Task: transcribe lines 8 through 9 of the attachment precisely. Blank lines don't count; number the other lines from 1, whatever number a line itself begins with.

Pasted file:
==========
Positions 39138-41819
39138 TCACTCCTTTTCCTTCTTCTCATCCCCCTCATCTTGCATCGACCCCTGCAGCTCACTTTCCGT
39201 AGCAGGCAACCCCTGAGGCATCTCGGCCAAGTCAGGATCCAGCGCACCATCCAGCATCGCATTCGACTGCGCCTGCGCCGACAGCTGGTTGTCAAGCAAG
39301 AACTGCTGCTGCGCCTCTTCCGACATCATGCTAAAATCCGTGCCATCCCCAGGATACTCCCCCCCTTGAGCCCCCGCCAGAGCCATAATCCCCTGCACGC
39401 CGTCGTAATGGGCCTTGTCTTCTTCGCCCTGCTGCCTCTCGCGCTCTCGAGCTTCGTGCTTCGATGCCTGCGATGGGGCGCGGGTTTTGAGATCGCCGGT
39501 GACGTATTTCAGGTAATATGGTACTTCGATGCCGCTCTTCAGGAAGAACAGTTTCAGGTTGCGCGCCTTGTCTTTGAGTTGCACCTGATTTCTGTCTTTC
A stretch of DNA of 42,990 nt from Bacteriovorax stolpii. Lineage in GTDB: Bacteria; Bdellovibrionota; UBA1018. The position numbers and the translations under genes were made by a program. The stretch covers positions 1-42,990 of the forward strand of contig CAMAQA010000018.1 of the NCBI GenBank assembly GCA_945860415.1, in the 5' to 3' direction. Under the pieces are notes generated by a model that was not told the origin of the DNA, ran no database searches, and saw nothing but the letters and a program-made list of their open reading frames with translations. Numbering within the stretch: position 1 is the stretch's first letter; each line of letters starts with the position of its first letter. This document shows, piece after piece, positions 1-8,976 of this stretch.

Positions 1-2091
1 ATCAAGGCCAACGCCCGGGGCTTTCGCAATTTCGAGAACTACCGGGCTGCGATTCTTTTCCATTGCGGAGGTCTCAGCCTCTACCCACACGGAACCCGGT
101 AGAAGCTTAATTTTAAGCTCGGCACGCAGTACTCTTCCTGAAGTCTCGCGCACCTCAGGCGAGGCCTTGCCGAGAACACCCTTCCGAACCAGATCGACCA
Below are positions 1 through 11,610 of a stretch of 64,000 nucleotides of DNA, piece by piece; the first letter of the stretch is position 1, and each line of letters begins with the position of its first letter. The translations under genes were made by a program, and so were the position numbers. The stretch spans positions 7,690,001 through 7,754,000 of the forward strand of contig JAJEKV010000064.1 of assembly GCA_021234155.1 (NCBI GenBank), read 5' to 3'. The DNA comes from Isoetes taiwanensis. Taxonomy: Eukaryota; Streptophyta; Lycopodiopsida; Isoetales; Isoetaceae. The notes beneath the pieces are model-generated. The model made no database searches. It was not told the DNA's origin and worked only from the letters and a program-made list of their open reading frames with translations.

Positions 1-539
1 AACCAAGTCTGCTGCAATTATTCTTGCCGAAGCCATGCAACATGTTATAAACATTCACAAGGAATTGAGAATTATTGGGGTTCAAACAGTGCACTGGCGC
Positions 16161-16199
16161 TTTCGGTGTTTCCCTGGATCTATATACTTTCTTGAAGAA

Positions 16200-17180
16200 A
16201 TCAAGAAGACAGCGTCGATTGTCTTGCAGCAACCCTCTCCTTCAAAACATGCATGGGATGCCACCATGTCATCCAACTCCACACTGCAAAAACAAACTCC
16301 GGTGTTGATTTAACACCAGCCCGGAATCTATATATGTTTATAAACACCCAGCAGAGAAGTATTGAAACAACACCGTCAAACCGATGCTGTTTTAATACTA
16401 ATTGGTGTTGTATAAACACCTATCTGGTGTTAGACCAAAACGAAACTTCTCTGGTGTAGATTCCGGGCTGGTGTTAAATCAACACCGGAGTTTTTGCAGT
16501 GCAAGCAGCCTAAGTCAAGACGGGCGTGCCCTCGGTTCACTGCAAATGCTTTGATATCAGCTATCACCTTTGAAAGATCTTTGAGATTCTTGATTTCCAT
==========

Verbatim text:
Positions 1-2091
1 ATCAAGGCCAACGCCCGGGGCTTTCGCAATTTCGAGAACTACCGGGCTGCGATTCTTTTCCATTGCGGAGGTCTCAGCCTCTACCCACACGGAACCCGGT